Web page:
| Eggnog on Christmas Eve
The place I come from is rather different than Colorado. The cities are smaller, but the towns far more numerous. The mountains are far shorter--many would be mere foothills outside of Denver, or lie below Colorado entirely--but have a beauty and a ferocity all their own. In the winter, crampons are often mandatory but ice axes are almost unheard of. "Switchback" is an obscure archaic term, and refers to something only on the occasional steep mountain road. Oh, and they make a mean chowdah here...I'm speaking, of course, about New England, where I was born and took my baby steps, both literally, and into the outdoors. And as my father lives there still, it is somewhere I return to often, and which in some ways, feels more like home than anywhere.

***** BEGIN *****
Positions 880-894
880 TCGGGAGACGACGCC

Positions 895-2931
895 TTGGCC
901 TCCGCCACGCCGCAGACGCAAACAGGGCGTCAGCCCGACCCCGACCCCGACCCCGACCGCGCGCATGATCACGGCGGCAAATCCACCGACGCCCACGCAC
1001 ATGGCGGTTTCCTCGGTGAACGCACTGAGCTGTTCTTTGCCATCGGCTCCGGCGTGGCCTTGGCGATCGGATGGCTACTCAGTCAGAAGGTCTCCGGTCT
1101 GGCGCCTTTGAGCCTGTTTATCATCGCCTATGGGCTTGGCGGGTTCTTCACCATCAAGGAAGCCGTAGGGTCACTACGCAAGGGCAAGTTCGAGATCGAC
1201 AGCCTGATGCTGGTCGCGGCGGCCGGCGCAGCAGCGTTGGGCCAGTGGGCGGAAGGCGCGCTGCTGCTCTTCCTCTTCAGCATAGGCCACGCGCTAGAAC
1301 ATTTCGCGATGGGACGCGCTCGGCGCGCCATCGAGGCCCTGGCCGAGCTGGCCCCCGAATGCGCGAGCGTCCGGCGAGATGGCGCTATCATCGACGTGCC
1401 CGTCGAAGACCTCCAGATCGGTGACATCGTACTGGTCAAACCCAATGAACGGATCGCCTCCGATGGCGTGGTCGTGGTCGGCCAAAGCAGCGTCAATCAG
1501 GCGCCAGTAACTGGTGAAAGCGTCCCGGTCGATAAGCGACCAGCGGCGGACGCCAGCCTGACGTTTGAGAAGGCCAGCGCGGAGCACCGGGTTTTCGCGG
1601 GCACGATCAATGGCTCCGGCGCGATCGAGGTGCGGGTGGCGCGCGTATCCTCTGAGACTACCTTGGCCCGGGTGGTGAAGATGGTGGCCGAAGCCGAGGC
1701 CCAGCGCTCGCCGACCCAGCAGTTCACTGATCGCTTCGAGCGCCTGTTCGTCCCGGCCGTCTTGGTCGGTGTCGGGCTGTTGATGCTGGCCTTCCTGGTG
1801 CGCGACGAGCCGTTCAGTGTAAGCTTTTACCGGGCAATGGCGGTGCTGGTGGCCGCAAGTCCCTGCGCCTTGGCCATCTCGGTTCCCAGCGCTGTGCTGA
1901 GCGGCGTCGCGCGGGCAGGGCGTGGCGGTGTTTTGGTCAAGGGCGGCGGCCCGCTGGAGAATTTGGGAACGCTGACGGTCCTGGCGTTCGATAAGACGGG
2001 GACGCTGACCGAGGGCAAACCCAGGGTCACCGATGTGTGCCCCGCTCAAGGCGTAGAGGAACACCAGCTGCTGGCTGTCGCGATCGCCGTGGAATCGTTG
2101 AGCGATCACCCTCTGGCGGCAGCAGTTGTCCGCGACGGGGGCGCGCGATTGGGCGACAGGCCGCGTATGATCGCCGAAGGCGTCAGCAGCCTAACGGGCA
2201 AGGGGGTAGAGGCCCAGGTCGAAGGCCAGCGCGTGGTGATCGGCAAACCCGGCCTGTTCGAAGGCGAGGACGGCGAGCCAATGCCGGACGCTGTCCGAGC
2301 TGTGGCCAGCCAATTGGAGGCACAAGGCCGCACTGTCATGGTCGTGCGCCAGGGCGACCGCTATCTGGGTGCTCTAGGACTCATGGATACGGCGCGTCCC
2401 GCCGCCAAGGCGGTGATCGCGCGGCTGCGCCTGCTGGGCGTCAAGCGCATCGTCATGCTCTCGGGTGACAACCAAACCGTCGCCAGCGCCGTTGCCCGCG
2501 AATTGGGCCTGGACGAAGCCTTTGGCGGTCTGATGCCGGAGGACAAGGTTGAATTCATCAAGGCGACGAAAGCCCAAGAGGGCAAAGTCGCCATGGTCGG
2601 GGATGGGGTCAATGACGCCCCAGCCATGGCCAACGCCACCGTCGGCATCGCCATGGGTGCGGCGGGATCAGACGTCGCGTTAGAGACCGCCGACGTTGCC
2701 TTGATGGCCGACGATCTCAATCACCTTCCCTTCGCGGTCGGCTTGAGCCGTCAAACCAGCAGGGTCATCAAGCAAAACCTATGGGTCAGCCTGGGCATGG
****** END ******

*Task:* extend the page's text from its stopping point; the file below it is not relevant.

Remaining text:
Fresh off of my first exhausting semester of med school, I was anxious to get back up in the mountains again, and what better place to do so than on the most-climbed peak in the Northeast? Mt. Monadnock is a local icon, a solitary, symmetrical rocky cone lying amongst the pastoral wooded hills, farms, and small towns of southwestern New Hampshire. It tops out at a mere 3,166 feet in height--lower than any piece of real estate in all of Colorado!--but its local prominence and isolation give it far-reaching views that are as inspiring as many a fourteener. It is an easier climb, but still a worthwhile outing. Given New England's relatively minimal snow this late December, my dad and I figured this would be the perfect time of year to climb it; we'd get the added challenge of winter, and the absence of most of the hordes of Bostonians who descend upon this peak every day in summer.